Thursday federal headlines – July 25, 2013

The Morning Federal Newscast is a daily compilation of the stories you hear Federal Drive hosts Tom Temin and Emily Kopp discuss throughout the show each day. The Newscast is designed to give users more information about the stories you hear on the air.

  • The House has passed its version of a Defense appropriations bill for 2014. It would provide a base budget of $512 billion, $5 billion less than was enacted for 2013. But, it’s $28 billion more than the Pentagon ended up with after this year’s sequestration. So far, though, Congress has taken no action to stop another sequester scheduled for 2014. The House bill also includes an additional $86 billion for operations in Afghanistan. The bill would give a 1.8 percent pay raise for service members, but no raises for Defense civilian employees. But it has language to stop civilian furloughs next year. (Federal News Radio)
  • Forget about the mailman walking up to your front door. The Postal Service could phase out door-to-door mail delivery in the next decade under a plan approved by the House Oversight Committee. Lawmakers voted along party lines to send the latest effort to help the Postal Service to the House floor. Chairman Darrell Issa’s (R-Calif.) bill would have mail carriers dropping off packages curbside or at cluster boxes. The measure also would free the Postal Service from having to pre-pay for retirees’ health care. The Postal Service says it is evaluating the plan to see how much money it would save. It needs to make $20 billion in savings by 2017. (Federal News Radio)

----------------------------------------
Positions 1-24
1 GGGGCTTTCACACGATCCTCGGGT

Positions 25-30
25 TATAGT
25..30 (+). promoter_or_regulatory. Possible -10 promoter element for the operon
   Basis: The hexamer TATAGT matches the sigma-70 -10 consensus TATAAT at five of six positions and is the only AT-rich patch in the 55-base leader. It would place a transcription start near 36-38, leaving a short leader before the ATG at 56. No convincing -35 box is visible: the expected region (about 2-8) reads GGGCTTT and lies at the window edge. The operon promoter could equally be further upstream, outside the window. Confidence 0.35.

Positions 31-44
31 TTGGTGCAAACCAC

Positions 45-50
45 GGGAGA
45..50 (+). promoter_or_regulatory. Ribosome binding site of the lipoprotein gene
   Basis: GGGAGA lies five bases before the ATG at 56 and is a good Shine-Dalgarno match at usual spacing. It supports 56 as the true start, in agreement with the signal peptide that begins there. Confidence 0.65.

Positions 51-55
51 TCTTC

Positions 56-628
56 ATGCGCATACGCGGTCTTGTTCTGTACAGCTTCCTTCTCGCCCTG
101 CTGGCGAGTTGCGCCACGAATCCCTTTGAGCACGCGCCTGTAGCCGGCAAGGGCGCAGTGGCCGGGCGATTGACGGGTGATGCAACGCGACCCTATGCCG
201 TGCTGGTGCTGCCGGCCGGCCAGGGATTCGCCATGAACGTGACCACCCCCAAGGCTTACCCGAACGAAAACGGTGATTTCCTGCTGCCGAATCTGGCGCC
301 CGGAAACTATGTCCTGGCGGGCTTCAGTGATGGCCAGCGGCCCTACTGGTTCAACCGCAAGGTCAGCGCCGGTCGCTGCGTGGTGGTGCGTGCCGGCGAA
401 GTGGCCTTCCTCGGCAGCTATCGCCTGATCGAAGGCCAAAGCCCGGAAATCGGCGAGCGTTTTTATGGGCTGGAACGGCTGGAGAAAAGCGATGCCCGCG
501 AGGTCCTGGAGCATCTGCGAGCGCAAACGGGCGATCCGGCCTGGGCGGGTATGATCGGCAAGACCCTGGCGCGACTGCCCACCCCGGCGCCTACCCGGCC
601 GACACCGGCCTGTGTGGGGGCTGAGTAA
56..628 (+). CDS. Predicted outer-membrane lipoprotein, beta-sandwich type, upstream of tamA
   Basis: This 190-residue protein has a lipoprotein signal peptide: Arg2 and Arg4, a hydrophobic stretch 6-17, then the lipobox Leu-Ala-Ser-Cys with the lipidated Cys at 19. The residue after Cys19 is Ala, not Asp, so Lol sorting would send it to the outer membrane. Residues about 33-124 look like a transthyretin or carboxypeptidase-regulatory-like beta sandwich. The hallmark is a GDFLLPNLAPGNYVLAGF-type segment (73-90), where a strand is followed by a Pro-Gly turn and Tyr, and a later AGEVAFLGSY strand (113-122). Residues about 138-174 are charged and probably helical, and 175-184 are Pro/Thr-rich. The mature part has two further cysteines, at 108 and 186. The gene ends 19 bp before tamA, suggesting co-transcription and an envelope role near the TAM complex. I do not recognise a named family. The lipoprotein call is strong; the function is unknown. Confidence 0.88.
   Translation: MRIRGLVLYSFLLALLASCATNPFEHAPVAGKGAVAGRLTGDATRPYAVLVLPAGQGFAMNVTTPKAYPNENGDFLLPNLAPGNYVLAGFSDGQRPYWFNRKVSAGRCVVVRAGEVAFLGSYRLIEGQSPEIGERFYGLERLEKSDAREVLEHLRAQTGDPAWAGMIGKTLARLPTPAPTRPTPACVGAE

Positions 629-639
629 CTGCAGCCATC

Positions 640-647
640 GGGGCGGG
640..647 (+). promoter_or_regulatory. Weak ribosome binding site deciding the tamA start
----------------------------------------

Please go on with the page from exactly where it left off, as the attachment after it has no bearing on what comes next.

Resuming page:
• More details emerged about Energy Secretary Ernest Moniz’s plan to restructure the department. Deputy Secretary Daniel Poneman walked members of the House Energy and Commerce committee through them. Poneman says the goal is to get large sections of the department off the GAO high risk list, where they’ve been parked for 23 years. The high risk entities include the National Nuclear Security Administration and the Office of Environmental Management. Together, they account for 60 percent of DoE’s budget. Both have been plagued with repeated audits detailing mismanagement of billions of dollars worth of contracts. (Federal News Radio)